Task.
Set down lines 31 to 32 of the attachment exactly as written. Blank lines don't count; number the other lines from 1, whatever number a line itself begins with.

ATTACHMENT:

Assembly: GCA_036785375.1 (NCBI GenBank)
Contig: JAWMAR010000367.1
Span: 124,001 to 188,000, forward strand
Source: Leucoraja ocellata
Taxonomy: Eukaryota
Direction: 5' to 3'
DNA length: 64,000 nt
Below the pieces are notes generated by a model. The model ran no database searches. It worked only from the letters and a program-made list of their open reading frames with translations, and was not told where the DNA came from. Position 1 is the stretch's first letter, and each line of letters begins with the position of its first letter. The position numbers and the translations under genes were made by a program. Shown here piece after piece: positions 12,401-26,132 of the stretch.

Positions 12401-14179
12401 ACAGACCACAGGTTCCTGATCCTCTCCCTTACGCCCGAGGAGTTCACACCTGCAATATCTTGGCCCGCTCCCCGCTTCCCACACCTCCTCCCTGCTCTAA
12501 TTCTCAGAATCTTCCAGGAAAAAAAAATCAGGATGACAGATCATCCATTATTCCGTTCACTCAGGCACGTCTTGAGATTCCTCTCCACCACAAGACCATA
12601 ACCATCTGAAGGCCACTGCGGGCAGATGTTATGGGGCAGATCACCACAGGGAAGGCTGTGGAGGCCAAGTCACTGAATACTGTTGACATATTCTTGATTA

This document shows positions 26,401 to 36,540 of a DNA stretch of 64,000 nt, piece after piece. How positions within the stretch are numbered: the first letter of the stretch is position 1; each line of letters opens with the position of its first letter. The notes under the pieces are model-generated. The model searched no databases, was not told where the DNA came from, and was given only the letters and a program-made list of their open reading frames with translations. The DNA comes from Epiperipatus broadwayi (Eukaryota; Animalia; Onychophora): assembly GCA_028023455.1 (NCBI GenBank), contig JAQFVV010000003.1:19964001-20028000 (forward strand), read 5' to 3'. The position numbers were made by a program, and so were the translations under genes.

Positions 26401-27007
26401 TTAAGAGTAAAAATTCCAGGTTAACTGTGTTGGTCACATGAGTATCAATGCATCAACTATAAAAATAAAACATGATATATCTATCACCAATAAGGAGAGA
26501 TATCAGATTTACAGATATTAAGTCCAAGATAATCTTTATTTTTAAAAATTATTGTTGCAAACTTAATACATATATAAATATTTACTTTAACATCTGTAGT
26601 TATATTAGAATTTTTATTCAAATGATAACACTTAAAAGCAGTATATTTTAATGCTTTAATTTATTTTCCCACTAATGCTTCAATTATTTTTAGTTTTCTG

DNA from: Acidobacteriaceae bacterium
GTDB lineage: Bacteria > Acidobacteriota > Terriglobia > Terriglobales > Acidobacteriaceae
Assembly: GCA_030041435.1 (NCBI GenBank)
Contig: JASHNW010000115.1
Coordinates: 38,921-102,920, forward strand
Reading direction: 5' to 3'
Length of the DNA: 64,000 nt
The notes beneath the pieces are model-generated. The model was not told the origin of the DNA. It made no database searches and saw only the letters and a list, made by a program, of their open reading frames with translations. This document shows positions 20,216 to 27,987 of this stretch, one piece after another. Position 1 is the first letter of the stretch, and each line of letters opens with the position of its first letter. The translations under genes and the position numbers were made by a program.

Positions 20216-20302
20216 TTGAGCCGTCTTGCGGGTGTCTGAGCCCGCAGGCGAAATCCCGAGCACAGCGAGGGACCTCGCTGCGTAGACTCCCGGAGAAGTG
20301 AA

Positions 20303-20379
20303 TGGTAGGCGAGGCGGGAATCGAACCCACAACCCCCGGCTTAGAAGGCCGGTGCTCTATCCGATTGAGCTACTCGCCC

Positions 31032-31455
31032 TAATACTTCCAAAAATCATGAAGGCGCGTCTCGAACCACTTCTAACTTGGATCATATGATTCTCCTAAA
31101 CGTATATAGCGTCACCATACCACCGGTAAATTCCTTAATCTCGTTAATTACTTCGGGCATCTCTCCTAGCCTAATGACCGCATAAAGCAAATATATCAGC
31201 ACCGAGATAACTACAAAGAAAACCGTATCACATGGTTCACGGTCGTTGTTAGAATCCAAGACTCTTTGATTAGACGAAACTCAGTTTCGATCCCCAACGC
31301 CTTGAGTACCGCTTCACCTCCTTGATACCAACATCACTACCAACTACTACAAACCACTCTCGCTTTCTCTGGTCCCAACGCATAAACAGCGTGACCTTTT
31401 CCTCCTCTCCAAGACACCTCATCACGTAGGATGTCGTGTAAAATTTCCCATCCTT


Positions 31032-31455
31032 TAATACTTCCAAAAATCATGAAGGCGCGTCTCGAACCACTTCTAACTTGGATCATATGATTCTCCTAAA